I recently noticed that one of my favorite AWS tutorials has been updated to use AWS Amplify instead of an S3 bucket to host the static part of a serverless web application.
The rest of the application uses the same architecture as it did before, in other words API gateway is used to front the dynamic part of the site and invokes a Lambda function which writes to DynamoDB.
The tutorial can be found here:
From the Amplify page:
AWS Amplify is a set of tools and services that can be used together or on their own, to help front-end web and mobile developers build scalable full stack applications, powered by AWS. With Amplify, you can configure app backends and connect your app in minutes, deploy static web apps in a few clicks, and easily manage app content outside the AWS console.
You have the option of using an autogenerated domain name like this:
or you can use a custom domain name in Route 53 which maps onto a supplied CloudFront name like this (Amplify integates with CloudFront behind the scenes):
It also integrates with CodeCommit/Github, so that every time an update to the code is pushed, Amplify will provision, build, deploy and verify the application.
Fans of Wild Rydes will know that you can request a Wild Ryde from any location. Today, the CTO of Wild Rydes made this announcement:
“In order to protect the safety of our employees and customers, pick up points will be at designated landing pads. These includes parks and open spaces.”
A unicorn, who wished to remain anonymous, told us:
“I welcome this decision. Flying along streets is fine in science fiction films like The Fifth Element, but has proved too dangerous in real life”
April 1st, 2020
In the “Systems Operations on AWS course” there is a short section on Lambda, and an example of creating a serverless image thumbnail application.
The course does not include any labs on Lambda, however the above graphic from the courseware is a free qwiklabs.com lab called “Introduction to AWS Lambda”.
If you attended an official AWS course with a partner training organization, you will have likely created and used an account on xx-xxxx-qwiklab.com, where xx-xxxx is training partner specific.
You can also create an account directly with qwiklabs.com, There are over 100 labs based on AWS, some which are free, including “Introduction to AWS Lambda”
A user uploads an object to the source bucket
S3 detects the object-created event and invokes the Lambda function passing the event data as a function parameter.
Lambda reads the object, creates a thumbnail using graphics libraries, and saves the thumbnail to the target bucket.
The “Architecting on AWS” started covering Step Functions in October 2018.
The course labs do not include step functions, but there is a good “10 Minute” tutorial here.
Step Functions is a serverless orchestration service that lets you easily coordinate multiple Lambda functions into flexible workflows that are easy to debug and easy to change.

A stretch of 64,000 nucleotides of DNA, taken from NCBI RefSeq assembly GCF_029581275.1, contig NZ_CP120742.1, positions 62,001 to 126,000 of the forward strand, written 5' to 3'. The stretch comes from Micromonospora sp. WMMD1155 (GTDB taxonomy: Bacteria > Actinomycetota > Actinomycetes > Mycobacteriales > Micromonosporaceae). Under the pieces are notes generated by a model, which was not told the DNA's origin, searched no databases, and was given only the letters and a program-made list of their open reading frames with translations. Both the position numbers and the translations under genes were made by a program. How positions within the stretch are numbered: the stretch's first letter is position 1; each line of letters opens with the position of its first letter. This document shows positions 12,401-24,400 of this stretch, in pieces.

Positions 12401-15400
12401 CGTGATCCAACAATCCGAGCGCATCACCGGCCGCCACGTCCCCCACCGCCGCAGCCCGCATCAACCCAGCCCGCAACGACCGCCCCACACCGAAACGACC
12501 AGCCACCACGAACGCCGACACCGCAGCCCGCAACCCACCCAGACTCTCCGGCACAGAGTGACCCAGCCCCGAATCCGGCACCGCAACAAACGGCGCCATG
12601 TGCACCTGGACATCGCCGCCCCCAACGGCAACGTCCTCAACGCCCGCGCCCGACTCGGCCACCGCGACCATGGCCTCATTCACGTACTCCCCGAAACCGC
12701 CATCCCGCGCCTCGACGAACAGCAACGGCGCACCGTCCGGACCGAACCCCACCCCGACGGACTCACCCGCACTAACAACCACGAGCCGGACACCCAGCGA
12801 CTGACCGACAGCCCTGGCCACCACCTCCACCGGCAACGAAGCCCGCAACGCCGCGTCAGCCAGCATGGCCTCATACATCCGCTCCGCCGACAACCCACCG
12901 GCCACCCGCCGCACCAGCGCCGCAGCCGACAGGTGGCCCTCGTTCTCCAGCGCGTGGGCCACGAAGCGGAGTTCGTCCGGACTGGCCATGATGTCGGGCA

The workflows you build with Step Functions are called state machines, and each step of your workflow is called a state.
All work is done by task states, which can be Lambda functions
The tutorial creates a step function which is presented visually
This state machine uses a series of Task states to open, assign and work on a support case. Then, a Choice state is used to determine if the case can be closed or not. Two more Task states then close or escalate the support case as appropriate.
The above image shows an execution of the workflow where the support case was escalated, causing the workflow to exit with a Fail state.
In a real world scenario, you might decide to continue working on the case until it is resolved instead of failing out of your workflow. To do that, you could remove the Fail state and edit the Escalate Case Task in your state machine to loop back to the Work On Case state. No changes to your Lambda functions would be required
There is a lab on Serverless Architecture in the Architecting course, making use of S3, Lambda, SNS, SQS and DynamoDB to process a file of customer banking transactions.
However there is no lab on API Gateway. Even though hands-on knowledge is not required for the exam, it is always good to try things out.
There is a walkthough Build a Serverless Web Application on the AWS site.
The exercise uses API Gateway, S3, Lambda and DynamoDB. For good measure, although it is not covered in the Architecting course or exam, it also uses Cognito for authentication.
The exercise takes about 2 hours. Cloud Formation scripts are also provided, but then you miss all the learning points.
Basically you sign in to the application using your email address, and then click on a map to order a taxi, except in this case its a flying taxi in the form of a Unicorn. When you click on a map and order a Unicorn, your coordinates and username are posted to API gateway, which triggers Lambda to find the nearest available Unicorn. Lambda also logs your ride in DynamoDB.